9. The Hot Toddies – “Seattle

The Hot Toddies are from Oakland, California. No wonder they sing about the Pacific Northwest.

I once spent a terrifying night in Oakland with three chairs wedged against my motel door, but you don’t want to know about that. You want to know how it’s possible to sound a little like Alvin And The Chipmunks singing The Vaselines or one of those limp-wristed jangle-pop bands, while creating bubblegum pop like the ’60s and K Records wrote it – bubblegum pop with a sharp tongue that tells of wet dreams and surf paradises, like the Pink Ladies from Grease reinvented for the Internet age. Every town should have one.

Damn, why did I have to mention Alvin And The Chipmunks? No way are the Hot Toddies ever going to ask my band for a support now.

10. Miu Mau – “Musu no hikari

Just shut up for once, and watch. Pure minimal Laurie Anderson genius.

“[Pythagoras’] basic rules of tone relation are the basis of counterpoint. I follow those very religiously. Those are physical laws of the universe which cannot be altered- that’s the way they are and the way that tones and scales are put together” – Moondog, Perfect Sound Forever interview, 1998

11. Lust-Cats Of The Gutters – “Jet Boy, Jet Girl

“Think about it: what is your job? Truth be told, very few people genuinely give a crap whether you like a song or not. I mean, your best friends might, but almost everyone reading anything you like only cares about whether they are going to like it or not. Your job is to describe it well enough for them to consider whether they might like it. If you say you like it and they like most of what you like, then that makes it easier – just giving a description with no measure of endorsement doesn’t really help. The question we ask our friends of anything they’ve experienced is normally ‘is it any good?’ That’s all: describe; recommend” – Correspondence from an Everett True “fan”

Fuck all the naysayers. This is Plastic Bertrand’s “Ca Plane Pour Moi” as viewed through the only filter that matters: punk rock. Lust-Cats Of The Gutters will never be this great again. Their music thrashes all over the place – in a nasty, tinny, tuneful, vivid way – recalling such luminaries as The Raincoats, The Shaggs, Ramones and red-painted broken fingernails raking their way across your back in the throes of passion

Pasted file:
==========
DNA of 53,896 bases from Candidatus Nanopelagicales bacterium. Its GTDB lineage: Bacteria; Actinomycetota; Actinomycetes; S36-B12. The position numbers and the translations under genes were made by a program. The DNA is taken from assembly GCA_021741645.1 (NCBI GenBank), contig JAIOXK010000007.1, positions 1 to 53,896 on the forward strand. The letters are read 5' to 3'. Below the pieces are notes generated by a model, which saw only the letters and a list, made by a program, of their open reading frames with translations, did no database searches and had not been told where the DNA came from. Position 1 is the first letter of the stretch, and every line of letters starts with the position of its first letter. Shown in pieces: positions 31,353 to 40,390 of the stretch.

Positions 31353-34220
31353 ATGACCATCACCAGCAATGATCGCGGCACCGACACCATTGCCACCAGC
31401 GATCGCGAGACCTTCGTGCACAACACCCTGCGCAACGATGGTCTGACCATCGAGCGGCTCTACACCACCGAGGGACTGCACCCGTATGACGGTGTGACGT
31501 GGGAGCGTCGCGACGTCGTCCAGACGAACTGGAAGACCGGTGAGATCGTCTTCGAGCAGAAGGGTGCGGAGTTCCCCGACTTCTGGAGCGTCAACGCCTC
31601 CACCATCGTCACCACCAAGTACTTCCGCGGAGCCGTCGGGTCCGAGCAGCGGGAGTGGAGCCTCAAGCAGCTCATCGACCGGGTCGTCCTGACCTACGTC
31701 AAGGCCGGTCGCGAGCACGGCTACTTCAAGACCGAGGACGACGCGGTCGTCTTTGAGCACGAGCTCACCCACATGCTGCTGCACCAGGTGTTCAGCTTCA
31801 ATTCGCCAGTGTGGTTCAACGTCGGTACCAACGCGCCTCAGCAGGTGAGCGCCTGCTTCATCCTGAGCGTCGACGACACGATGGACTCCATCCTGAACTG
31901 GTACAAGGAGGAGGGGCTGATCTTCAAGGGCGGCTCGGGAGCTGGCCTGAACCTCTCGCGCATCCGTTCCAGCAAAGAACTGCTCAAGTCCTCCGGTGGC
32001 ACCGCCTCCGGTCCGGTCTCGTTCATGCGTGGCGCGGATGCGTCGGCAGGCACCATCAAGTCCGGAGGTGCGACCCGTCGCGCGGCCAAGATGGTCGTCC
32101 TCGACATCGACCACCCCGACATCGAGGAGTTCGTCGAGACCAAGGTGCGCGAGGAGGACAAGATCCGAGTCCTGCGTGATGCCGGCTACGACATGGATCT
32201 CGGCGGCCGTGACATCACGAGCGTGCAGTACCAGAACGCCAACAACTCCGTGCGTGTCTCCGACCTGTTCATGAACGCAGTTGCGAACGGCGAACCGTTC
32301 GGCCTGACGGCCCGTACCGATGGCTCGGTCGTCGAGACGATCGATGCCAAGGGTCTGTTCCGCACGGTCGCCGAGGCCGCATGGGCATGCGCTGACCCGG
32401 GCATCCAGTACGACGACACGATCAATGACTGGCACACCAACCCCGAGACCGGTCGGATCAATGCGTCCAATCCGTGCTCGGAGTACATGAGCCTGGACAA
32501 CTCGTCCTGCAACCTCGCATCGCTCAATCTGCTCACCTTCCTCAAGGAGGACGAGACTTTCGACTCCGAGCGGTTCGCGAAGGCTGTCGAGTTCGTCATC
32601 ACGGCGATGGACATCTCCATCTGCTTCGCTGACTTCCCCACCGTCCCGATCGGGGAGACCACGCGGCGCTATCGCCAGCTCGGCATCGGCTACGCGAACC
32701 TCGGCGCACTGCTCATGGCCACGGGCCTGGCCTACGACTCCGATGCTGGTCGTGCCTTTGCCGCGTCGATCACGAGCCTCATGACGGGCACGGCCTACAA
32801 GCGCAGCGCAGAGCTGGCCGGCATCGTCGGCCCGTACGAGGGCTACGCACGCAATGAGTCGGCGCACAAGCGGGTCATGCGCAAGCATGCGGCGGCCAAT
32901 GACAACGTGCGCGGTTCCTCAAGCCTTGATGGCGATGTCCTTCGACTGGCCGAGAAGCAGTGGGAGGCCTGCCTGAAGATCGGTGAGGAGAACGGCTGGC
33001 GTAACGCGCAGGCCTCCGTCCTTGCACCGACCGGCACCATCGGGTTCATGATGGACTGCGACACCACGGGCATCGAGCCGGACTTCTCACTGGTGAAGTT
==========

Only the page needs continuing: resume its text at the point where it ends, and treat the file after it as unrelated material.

12. The School – “All I Wanna Do

Who among us hasn’t wanted to be Tracey Ullman wanting to be in The Ronettes at least once in her or his life?

13. Veronica Falls – “Found Love In A Graveyard

Veronica Falls and Neverever and Sexy Kids all originated in the same short-lived yet totally brilliant Glaswegian band The Royal We. Man, The Royal We were seven shades of brilliant. Man, the Neverever song is seven shades of brilliant. Man, this Veronica Falls song is seven shades of brilliant. Get the idea yet? I LOVE THIS MUSIC!!

“Somebody was trying to tell me that CDs are better than vinyl because they don’t have any surface noise. I said, ‘Listen, mate, life has surface noise” – John Peel, DJ, date unknown

14. Allo Darlin’ – “I Wanna Be Sedated
See the comments regarding The Velvet Underground above (from the Tiny Microphone entry), and triplicate. Fucking Green Day and U2 and Pearl Jam and the rest of those bloated corporate cunts should be taken outside and forced to snort a truckload of ground-up return copies of Rocket To Russia until they understand this one simple inviolate rule: DO NOT TRY TO COPY RAMONES. If you want to cover them, don’t even think about it. Whistle, go limp-wristed, whatever … but do not attempt to copy them.

Allo Darlin’ has a ukulele and the sweetest of female voices, so they’re off the hook on all accounts.

15. Soda Fountain Rag – “Don’t Kill The Clowns

Do not listen to this song. Its demand upon you will be insatiable. It will not let you rest for months afterward.

16. Frankie Rose and the Outs — “On Girlfriend Island

The exact point where Dum Dum Girls meet Vivian Girls … which is barely surprising, given that Frankie Rose has drummed with both, and Crystal Stilts as well. Wait… Dum Dum Girls are missing from this mix tape? We need to rectify that, immediately!

17. Dum Dum Girls — “Blank Girl

LAST MINUTE ADDITION: Dum Dum Girls play fuzzed-up, blissed-down sun-drenched femme fuzz … have I used that word yet? … pop. The ladies understand Joey and Dee Dee because Dee Dee and Joey always understood the ladies. The drum beat is pure early Vaselines, for what it’s worth. And the harmonies are pure Lower East Side.

One Response to Everett True and his First Ladies Of Rock